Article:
(UnitedVoice.com) – America’s oldest federal judge has been suspended from taking new cases. A federal appeals court unanimously agreed that until the 96-year-old cooperates with an investigation into her fitness, she shouldn’t be assigned any more work. It’s an unusual case, with uncomfortable echoes of the growing controversy over elderly public servants who won’t step aside.
Judge Pauline Newman was appointed to the Washington, DC District Court by President Reagan in 1984 when she was already in her late 50s. Six presidents and 39 years later, she’s still at work. The difference is, now her colleagues don’t think she can do the job anymore.
In March, a court committee found that her workload had fallen dramatically, many of her cases had to be reassigned because of excessive delays — one had been open for 624 days — and she appeared to “suffer from impairment of cognitive abilities.” After that, the court stopped giving her new cases. In April, her court opened an investigation, claiming Newman wasn’t carrying out her duties or responding to concerns from other judges.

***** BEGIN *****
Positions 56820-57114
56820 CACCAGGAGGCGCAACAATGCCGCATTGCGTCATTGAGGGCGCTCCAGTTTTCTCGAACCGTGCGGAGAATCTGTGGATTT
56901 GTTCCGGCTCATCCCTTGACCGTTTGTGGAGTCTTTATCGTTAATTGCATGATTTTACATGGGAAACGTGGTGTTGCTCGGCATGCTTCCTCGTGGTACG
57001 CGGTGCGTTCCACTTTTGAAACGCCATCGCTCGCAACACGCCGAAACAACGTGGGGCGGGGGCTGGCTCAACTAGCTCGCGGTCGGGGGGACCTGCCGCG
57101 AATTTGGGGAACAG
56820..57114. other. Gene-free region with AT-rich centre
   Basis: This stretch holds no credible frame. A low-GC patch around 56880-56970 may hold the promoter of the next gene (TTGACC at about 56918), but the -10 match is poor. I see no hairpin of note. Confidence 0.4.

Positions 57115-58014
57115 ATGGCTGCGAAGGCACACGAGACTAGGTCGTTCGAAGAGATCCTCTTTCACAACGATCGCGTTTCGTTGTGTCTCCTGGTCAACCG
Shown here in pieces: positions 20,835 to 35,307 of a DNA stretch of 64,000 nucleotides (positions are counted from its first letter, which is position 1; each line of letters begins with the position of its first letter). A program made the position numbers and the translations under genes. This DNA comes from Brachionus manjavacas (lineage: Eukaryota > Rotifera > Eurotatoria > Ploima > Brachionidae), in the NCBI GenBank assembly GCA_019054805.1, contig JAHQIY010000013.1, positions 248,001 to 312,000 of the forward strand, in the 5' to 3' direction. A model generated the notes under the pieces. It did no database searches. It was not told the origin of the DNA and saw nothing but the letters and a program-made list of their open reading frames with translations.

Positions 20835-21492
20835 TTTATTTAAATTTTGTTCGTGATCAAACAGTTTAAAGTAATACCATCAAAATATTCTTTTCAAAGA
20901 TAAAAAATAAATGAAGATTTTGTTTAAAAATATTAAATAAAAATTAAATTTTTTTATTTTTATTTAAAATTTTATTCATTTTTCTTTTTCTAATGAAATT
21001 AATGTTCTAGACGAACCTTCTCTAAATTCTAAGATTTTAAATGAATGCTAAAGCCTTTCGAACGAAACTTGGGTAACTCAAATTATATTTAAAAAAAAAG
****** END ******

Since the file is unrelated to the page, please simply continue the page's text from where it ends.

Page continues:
Newman refused to cooperate with the investigation or undergo medical tests to check her fitness for office, and the situation steadily escalated. The court opened a misconduct investigation over her non-cooperation. Newman refused to accept “senior status,” which would have allowed her to gracefully retire without formally stepping down. An August report accused her of “serious misconduct” and alleged a new list of mental failings, including paranoia and “angry rants.” Meanwhile, Newman, arguing that her own court shouldn’t judge her, sued her colleagues.
Now the Washington, DC Circuit Court of Appeals has ruled on the case. On September 20, it barred Newman from taking new cases for a year, or until she agrees to have a medical examination. Announcing the unanimous decision, the court said, “This is not a fitting capstone to Judge Newman’s exemplary and storied career” but added they had no choice but to suspend her.
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